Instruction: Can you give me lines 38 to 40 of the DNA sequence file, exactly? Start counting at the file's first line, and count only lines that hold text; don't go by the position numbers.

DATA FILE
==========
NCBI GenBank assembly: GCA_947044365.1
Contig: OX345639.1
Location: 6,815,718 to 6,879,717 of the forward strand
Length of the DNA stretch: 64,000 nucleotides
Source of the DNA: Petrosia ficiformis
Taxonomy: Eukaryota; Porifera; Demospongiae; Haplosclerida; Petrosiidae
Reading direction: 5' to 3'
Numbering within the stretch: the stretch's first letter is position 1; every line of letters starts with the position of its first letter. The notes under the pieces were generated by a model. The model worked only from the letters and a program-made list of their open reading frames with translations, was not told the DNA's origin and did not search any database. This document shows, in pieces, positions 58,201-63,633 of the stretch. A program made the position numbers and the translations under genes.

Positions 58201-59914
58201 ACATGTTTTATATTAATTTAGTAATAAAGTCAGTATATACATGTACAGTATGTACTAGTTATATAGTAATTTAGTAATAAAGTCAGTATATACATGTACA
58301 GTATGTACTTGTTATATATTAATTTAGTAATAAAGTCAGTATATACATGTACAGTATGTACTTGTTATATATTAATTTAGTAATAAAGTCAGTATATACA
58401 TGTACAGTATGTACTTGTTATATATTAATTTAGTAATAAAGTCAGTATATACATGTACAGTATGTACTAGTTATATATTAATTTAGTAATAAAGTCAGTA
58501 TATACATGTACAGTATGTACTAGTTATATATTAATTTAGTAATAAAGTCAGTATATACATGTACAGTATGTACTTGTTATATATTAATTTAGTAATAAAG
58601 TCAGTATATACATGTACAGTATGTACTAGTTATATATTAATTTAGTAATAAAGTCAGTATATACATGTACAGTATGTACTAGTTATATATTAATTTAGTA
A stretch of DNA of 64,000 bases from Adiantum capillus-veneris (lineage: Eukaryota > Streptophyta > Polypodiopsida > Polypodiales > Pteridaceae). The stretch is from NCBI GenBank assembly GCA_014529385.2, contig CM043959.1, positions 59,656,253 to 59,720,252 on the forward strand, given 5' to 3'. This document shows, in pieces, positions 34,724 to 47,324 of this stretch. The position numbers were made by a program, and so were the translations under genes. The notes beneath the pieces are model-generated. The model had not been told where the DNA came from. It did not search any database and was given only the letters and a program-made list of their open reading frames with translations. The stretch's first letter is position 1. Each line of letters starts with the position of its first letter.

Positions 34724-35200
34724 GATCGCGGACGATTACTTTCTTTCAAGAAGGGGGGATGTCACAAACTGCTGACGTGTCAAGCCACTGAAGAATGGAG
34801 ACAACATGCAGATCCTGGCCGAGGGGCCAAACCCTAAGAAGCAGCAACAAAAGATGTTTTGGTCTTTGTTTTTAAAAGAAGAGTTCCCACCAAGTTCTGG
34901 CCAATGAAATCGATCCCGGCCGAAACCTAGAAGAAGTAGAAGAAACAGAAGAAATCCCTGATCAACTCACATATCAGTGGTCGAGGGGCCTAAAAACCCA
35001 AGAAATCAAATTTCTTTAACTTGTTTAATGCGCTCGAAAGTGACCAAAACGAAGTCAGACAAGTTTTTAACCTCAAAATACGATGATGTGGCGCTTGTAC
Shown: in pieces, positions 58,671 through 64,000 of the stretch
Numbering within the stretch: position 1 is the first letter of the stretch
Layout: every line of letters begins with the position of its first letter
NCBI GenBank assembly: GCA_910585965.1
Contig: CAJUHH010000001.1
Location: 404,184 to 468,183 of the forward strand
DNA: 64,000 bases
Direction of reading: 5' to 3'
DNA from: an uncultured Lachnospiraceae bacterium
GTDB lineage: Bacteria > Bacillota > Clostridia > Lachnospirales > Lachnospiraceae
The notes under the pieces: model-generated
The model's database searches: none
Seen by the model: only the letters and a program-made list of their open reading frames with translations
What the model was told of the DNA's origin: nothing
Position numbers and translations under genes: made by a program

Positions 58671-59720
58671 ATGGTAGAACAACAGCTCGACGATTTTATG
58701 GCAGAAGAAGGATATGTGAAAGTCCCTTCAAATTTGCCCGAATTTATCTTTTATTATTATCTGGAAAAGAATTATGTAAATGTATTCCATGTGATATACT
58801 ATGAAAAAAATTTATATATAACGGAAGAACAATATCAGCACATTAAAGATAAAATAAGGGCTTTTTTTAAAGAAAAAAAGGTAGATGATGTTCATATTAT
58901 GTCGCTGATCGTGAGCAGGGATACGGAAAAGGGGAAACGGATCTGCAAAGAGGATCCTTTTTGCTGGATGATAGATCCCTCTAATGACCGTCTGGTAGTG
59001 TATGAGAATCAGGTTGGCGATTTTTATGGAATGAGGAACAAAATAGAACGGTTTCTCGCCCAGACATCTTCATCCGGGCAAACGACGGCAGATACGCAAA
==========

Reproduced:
58701 GCAGAAGAAGGATATGTGAAAGTCCCTTCAAATTTGCCCGAATTTATCTTTTATTATTATCTGGAAAAGAATTATGTAAATGTATTCCATGTGATATACT
58801 ATGAAAAAAATTTATATATAACGGAAGAACAATATCAGCACATTAAAGATAAAATAAGGGCTTTTTTTAAAGAAAAAAAGGTAGATGATGTTCATATTAT
58901 GTCGCTGATCGTGAGCAGGGATACGGAAAAGGGGAAACGGATCTGCAAAGAGGATCCTTTTTGCTGGATGATAGATCCCTCTAATGACCGTCTGGTAGTG